Export alert from China to Mexico

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More and more voices are pointing out that China uses Mexico as a gateway to the United States to evade tariffs.

After Donald Trump imposed tariffs on various Chinese products starting in July 2018, the Asian giant accelerated its sales to Mexico.

While from 2016 to 2017 its exports rose 6.7 percent to reach 74,150.4 million dollars, a year later, at the end of 2018 the increase was 12.6 percent to register 83,510.6 million dollars.

In 2019 they stagnated and in 2020 they fell 11.5 percent, due to Covid, but in the following years they rebounded. Thus, from 2017, before the US tariffs, to 2023, Chinese exports to Mexico grew 54.0 percent, to 114,190.7 million dollars, a rate that practically doubled the increase in sales of the United States to the Country during the same period, which was 31.3 percent, and that of Canada -the other T-MEC partner- which was 34.1 percent.

Although Mexico is already the main supplier of the US, after dethroning China during 2023, business organizations accuse that the Asian giant has found a way to enter their country through the Mexican border, to evade the tariffs on their products.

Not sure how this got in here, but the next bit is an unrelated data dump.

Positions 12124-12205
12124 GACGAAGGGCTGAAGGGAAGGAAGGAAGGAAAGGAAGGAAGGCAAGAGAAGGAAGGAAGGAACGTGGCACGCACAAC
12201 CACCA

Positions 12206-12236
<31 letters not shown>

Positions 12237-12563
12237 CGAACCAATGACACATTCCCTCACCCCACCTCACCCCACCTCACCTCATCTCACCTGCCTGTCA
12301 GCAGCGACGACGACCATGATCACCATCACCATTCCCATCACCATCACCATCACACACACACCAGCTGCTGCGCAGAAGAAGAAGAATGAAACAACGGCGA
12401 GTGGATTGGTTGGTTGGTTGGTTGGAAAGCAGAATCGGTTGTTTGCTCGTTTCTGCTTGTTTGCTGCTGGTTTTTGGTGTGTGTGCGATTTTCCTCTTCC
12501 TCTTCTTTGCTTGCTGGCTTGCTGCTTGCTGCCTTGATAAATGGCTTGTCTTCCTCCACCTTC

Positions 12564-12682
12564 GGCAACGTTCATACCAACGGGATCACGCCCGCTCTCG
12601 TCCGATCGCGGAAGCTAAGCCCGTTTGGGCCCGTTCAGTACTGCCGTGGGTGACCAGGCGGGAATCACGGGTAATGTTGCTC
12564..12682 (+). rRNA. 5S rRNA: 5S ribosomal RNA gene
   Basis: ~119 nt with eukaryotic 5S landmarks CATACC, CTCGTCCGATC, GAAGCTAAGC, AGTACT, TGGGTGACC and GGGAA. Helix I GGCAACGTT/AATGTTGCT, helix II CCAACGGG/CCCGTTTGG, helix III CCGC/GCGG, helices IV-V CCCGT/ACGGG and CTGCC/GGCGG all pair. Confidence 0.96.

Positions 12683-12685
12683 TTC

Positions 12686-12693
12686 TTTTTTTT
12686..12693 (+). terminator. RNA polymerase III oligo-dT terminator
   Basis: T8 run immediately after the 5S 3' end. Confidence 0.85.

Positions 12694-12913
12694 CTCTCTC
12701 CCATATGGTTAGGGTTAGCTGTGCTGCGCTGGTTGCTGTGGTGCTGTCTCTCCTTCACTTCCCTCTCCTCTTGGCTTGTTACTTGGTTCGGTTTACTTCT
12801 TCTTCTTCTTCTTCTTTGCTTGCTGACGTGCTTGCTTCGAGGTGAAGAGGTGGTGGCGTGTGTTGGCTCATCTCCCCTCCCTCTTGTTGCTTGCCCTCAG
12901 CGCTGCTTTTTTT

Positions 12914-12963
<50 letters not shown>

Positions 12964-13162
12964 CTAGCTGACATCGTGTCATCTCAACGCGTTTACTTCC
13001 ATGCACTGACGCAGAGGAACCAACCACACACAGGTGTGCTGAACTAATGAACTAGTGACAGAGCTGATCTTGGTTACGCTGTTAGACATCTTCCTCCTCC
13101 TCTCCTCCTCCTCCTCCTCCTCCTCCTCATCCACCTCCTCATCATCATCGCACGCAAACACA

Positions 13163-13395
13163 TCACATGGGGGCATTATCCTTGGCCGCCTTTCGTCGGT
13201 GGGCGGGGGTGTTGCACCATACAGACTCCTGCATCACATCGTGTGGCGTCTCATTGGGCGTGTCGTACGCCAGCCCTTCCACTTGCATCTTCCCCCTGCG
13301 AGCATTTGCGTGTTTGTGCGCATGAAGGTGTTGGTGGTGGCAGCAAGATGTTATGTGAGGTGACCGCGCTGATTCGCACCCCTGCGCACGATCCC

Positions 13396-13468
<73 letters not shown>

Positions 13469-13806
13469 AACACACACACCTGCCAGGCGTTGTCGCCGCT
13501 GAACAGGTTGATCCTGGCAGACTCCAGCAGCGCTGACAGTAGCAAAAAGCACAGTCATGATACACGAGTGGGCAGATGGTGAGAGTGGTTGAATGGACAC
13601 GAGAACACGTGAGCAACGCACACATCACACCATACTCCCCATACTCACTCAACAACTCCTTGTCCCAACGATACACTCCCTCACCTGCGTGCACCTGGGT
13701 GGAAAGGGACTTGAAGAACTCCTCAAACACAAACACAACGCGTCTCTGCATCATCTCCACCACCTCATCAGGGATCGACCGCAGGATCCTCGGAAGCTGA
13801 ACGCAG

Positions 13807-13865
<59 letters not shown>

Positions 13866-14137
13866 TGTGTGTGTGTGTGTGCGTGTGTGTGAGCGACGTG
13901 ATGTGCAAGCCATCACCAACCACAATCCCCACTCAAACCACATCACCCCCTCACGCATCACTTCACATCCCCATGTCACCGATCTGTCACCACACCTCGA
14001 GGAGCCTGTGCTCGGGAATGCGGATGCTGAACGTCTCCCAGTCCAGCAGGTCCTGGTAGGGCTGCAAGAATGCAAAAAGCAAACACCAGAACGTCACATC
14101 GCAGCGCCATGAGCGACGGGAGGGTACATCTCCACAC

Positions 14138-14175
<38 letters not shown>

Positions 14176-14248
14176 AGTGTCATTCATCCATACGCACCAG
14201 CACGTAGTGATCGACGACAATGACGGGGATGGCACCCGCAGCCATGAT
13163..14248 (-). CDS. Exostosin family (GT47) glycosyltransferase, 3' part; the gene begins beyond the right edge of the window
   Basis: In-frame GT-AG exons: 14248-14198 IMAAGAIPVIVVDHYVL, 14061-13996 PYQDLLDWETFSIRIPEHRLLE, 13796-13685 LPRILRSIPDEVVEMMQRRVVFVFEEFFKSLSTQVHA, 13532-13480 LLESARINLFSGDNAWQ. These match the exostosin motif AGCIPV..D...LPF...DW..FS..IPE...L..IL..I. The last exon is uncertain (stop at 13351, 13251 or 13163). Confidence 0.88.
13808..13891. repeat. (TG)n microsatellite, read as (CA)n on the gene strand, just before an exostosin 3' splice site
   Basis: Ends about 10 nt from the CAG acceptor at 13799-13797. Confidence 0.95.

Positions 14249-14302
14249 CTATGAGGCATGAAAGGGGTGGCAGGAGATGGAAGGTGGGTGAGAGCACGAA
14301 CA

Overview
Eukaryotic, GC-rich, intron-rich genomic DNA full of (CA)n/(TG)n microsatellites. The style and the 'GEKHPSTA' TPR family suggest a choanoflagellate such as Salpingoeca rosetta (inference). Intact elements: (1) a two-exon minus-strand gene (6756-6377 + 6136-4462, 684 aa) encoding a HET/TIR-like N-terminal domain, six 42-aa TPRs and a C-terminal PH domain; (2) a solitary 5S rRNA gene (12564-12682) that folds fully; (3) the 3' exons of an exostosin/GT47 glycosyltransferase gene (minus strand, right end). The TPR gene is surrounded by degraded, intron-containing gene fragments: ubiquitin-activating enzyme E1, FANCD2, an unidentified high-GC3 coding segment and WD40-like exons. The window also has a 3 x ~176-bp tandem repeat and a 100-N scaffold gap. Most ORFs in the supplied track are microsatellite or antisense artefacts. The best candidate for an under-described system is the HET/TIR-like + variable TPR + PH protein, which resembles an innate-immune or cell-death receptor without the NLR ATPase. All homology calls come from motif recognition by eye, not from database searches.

At the end of February, the Coalition for a Prosperous America (CPA), the main bipartisan organization that represents producers and workers of the American Union, pointed out that surely the tariffs of Section 301 of 2018 against China led to a reorganization of their supply chains towards Vietnam and Mexico.

“China has quadrupled its industrial space (in Mexico) to 1.9 million square feet. Of these, 1.1 million are located in northern Mexico, oriented to tax-free trade with the United States,” said its analyst, Kenneth Raposa.

One of the sectors in which there is greater alert is the automotive sector, indicated the Alliance for American Manufacturing (AAM).

“Following the trends in other industries, including steel and aluminum products, production chains oriented around Chinese-owned and affiliated companies are increasingly penetrating the automotive supply chains of North America through Mexico.

“They benefit from the liberal methodology of the T-MEC to calculate the regional content,” said the AAM.

Source: Reforma